18. Using headphones or ear buds

Listening to loud music on your car radio can be distracting enough but using headphones or ear buds while you’re driving is even more risky.

In addition to the distraction factor, you won’t be able to hear emergency vehicle sirens, car horns, or railroad crossing alarms. Not to mention driving while using headphones is illegal in some states.

19. Not turning on your headlights

You wouldn’t dream of driving without your headlights in the dark, but you may not always think to turn them on at dusk or in bad weather. If you’re in doubt on whether you need them or not, it’s easier to just flip them on and not worry.

It’s better to know that other drivers and pedestrians can see you, so err on the side of caution. Many newer car models’ headlights turn on when you start the car, but if your vehicle is an older model, just do it manually whenever you’re not sure.

20. Keeping your high beams on

The opposite side of the headlights coin is forgetting to turn off your high beams. If you’re driving on dark country roads, you need to employ your high beams to see the road immediately in front of you.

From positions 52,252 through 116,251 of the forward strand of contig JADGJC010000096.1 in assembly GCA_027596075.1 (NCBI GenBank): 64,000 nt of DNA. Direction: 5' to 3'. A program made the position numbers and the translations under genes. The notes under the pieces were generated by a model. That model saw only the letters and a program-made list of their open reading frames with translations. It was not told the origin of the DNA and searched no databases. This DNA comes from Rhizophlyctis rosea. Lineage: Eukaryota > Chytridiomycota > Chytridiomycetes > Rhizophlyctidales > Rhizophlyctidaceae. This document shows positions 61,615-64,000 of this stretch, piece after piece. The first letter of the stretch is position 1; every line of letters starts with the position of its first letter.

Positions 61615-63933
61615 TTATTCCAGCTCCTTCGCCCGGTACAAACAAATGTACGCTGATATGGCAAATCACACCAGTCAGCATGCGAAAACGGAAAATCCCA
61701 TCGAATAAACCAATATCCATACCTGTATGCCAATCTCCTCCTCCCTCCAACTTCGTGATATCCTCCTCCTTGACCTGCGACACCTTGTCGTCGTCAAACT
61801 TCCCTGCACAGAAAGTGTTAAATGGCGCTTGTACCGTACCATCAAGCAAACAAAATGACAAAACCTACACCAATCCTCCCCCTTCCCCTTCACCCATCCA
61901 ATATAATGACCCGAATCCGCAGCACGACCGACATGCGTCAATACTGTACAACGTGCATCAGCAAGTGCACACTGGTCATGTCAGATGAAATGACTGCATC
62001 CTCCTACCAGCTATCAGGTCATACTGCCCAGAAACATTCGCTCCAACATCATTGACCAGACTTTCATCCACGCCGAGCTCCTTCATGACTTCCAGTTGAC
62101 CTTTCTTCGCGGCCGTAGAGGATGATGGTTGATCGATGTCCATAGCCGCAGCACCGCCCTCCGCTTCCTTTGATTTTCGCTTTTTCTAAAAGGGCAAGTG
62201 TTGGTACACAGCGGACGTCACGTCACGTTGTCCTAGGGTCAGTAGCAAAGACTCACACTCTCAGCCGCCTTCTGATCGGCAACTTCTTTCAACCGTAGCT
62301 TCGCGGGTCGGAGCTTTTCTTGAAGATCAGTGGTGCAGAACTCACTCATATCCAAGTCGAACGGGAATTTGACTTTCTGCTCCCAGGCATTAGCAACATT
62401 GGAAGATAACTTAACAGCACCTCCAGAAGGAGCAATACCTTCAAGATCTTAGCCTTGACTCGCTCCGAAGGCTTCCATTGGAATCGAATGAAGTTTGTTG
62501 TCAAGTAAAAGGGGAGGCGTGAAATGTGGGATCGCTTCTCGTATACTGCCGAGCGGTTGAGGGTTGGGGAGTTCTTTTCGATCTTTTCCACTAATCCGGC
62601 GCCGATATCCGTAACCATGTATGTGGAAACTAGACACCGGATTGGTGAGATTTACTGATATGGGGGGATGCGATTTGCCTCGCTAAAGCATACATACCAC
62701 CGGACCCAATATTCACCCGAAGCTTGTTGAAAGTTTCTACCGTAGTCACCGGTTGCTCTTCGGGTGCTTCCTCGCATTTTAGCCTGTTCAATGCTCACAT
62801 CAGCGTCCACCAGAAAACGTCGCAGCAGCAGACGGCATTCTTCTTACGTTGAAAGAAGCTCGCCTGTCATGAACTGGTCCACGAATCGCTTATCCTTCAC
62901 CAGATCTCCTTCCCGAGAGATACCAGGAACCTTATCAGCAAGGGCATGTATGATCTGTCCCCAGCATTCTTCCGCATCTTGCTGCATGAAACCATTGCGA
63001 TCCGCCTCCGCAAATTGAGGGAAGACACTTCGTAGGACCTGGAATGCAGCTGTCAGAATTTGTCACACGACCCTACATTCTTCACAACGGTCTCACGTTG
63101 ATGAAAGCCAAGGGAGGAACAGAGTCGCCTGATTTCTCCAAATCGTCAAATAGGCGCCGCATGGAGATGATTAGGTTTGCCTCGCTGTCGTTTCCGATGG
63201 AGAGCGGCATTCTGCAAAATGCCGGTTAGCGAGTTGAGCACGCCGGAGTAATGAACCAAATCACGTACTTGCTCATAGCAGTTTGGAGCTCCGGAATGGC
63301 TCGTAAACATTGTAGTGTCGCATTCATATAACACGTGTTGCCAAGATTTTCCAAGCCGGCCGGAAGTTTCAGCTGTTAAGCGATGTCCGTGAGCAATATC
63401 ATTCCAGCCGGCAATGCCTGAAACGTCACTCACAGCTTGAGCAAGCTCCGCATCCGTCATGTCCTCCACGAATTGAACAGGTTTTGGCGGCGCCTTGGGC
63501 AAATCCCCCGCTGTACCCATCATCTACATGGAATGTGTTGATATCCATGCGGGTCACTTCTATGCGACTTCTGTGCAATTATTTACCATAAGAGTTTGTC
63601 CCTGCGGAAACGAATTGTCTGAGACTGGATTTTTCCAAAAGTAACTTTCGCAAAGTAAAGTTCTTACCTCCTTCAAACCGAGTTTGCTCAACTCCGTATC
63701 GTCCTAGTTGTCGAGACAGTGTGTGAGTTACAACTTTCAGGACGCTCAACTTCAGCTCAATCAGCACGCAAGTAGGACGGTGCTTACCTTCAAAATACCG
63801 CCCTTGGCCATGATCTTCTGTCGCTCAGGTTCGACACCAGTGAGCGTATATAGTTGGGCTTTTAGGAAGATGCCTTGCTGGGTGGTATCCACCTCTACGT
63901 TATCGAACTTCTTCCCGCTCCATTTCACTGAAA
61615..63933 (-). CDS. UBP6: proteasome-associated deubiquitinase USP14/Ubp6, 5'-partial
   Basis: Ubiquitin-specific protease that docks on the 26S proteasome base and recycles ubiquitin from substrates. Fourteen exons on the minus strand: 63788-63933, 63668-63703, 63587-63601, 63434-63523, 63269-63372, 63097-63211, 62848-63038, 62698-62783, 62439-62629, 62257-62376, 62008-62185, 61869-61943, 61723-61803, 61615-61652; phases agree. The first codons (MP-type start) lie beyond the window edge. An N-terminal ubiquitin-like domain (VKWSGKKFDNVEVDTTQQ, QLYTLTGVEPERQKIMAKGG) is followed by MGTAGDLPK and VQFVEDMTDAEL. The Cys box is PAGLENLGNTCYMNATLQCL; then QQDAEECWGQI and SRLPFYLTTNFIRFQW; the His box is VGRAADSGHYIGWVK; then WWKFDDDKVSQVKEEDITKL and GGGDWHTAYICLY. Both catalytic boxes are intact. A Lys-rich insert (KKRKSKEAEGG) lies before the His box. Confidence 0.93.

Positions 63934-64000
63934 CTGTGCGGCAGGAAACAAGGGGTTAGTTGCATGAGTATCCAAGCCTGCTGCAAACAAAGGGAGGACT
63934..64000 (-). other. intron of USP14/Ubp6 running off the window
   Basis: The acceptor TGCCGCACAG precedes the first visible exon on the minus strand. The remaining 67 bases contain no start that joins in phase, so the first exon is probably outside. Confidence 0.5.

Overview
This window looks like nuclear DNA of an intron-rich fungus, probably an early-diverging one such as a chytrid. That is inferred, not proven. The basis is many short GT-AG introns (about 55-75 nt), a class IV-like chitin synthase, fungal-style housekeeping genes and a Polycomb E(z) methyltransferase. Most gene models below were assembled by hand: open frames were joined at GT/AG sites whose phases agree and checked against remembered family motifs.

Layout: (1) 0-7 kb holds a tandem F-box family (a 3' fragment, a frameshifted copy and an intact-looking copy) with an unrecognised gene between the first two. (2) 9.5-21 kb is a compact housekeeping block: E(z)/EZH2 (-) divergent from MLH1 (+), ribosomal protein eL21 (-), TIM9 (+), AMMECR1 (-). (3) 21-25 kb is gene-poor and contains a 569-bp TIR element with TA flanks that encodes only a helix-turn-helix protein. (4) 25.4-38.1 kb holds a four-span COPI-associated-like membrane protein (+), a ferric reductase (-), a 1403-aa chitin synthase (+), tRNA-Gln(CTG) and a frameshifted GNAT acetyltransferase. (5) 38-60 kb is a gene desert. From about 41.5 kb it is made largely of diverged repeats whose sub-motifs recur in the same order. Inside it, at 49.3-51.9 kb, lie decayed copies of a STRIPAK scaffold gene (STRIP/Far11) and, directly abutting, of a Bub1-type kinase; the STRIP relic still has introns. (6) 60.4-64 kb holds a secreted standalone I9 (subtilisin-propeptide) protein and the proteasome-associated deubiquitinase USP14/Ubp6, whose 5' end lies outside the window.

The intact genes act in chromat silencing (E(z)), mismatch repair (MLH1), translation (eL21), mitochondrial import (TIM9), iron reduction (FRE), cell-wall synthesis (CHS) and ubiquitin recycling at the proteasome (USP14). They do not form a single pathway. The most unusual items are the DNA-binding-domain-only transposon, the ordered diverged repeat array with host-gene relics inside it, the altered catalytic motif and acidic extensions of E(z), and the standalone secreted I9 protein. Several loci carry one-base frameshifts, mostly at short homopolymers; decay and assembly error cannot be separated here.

But if you forget to turn them off when another vehicle approaches, you run the risk of temporarily blinding them which is an unpleasant experience and can cause them to lose control of their vehicle.

21. Driving with worn tires

You may be able to get away with bald tires for a while in dry weather, but when it starts to rain or the roads turn icy, you could be in big trouble. Worn tires won’t give you the grip you need on wet roads and could cause your car to hydroplane.

If you’re not sure if you need new tires, do the penny test or better yet, take your car into the shop. Let the pros rebalance your tires and get you outfitted with new ones if needed. Your life or someone else’s could depend on it.

We’re sure you haven’t adopted all 21 of these traits, but it’s possible you’re guilty of doing a couple from time to time. Now that you’ve gone through the list, make a commitment to correct any bad habits you have and get behind the wheel with confidence, knowing you’re a good and careful driver.